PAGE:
Lesson five: Make it easy for your customer (or potential customer) to track the progress of their single ticket through your system. Forcing people to open multiple tickets for the same issue will just confuse your support staff and anger your customers.

Five simple lessons. All based around the idea that you really don’t want to make customers (or potential customers) angry. Let’s review the list.

Lesson one: Making it hard to contact you will not stop people from contacting you.
Lesson two: Never ever send customer complaint responses from an undeliverable email address.
Lesson three: If you ask someone for more information in order to progress a complaint, give them an easy way to get back to you.
Lesson four: If your contact form collects information, them make sure that information is available to the people dealing with the complaint.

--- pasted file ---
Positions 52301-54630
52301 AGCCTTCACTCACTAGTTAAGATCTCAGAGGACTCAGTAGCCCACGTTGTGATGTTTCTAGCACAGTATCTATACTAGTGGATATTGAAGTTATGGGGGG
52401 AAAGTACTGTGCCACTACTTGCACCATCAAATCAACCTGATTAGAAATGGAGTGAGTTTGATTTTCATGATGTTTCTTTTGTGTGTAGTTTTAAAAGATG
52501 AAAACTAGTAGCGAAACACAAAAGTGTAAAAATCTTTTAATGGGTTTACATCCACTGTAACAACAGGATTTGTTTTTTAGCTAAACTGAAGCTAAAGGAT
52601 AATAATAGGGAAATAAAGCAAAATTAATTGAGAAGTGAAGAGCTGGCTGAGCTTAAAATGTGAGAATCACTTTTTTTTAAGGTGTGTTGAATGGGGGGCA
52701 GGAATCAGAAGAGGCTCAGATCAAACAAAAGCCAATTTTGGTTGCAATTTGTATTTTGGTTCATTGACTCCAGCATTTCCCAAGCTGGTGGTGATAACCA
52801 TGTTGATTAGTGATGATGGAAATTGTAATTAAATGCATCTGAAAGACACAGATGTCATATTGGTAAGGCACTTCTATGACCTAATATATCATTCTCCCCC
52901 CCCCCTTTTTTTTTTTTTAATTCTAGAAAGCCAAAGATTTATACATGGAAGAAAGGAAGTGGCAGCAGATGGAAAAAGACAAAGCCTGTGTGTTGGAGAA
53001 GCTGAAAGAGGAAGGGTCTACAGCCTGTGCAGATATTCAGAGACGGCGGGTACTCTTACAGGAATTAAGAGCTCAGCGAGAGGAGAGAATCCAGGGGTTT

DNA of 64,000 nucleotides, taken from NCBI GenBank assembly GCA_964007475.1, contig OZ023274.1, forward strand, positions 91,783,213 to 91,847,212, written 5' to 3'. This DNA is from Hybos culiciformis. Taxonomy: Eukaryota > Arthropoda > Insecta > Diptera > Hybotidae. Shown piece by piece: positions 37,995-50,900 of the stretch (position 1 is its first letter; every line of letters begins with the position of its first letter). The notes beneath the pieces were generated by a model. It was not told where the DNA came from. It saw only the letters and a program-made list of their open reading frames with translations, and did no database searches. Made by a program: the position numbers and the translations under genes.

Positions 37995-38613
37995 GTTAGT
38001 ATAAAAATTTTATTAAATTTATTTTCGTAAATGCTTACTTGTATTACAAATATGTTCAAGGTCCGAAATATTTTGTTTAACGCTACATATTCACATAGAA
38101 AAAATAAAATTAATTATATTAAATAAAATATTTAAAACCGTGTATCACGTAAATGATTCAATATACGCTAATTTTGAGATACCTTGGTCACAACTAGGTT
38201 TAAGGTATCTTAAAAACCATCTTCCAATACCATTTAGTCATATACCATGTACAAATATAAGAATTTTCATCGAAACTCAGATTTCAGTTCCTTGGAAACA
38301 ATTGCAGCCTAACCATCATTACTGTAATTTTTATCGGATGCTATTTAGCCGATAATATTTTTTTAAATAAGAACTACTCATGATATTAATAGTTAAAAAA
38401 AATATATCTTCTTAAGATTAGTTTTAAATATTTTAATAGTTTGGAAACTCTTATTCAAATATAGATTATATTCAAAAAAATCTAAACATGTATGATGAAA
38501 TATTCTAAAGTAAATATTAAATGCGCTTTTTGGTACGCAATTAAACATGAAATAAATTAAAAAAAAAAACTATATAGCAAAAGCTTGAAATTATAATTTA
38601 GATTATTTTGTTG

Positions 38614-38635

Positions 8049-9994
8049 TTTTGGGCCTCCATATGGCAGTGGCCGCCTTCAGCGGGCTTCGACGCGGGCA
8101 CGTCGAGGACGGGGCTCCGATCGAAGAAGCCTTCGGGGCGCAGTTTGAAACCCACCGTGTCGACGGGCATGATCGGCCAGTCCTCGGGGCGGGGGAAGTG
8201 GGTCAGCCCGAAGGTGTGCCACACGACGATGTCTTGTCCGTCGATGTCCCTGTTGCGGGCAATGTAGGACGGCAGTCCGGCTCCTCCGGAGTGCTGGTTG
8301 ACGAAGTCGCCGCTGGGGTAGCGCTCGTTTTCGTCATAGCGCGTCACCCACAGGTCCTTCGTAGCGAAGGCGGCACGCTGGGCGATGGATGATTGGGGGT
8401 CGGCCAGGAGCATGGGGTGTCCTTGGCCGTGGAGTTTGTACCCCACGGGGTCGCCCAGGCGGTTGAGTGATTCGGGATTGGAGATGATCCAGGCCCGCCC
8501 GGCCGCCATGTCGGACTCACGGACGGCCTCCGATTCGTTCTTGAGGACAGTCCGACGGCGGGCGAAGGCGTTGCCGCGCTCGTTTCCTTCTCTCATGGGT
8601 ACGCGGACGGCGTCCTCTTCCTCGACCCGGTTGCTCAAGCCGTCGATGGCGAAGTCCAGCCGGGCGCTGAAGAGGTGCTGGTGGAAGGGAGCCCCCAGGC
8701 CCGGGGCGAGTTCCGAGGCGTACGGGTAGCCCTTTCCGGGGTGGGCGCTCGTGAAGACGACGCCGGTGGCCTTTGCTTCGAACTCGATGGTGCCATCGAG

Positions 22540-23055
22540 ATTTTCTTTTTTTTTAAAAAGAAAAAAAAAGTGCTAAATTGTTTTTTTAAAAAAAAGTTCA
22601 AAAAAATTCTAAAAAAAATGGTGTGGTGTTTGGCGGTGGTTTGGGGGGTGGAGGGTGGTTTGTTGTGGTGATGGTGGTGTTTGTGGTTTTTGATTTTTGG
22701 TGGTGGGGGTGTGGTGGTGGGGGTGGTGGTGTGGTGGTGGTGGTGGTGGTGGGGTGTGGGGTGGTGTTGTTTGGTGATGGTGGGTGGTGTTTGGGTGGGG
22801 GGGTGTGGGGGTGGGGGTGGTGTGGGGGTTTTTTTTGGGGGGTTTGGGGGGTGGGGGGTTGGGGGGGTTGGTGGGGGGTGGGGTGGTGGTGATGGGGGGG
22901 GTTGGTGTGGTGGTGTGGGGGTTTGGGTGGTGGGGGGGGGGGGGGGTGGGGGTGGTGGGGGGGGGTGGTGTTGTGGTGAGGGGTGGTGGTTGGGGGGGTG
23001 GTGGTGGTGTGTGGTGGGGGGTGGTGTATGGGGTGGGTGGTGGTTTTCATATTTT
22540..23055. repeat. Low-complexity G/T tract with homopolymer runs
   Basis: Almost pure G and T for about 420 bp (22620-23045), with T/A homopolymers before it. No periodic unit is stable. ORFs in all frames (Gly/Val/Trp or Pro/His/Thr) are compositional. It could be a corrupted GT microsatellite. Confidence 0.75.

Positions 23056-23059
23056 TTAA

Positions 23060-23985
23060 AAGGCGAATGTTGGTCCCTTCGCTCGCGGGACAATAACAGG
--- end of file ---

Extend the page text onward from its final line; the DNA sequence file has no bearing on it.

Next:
Lesson five: Make it easy for your customer (or potential customer) to track the progress of their single ticket through your system.

Throughout this piece I’ve portrayed myself as a potential customer. I’m not, of course. The way the company have dealt with this complain has ensured that I’m never going to do business with TalkTalk.

But I’ll continue pushing this until they answer my questions. I’ll let you know how I get on.

Free Web Advice: VirginMedia

I’m not a web designer, but I’ve been working in this industry since before there were web sites so I like to think I know a bit about what does and doesn’t work as far as web site usability goes. It’s mainly the stuff which doesn’t work that stands out. And there’s so much of it.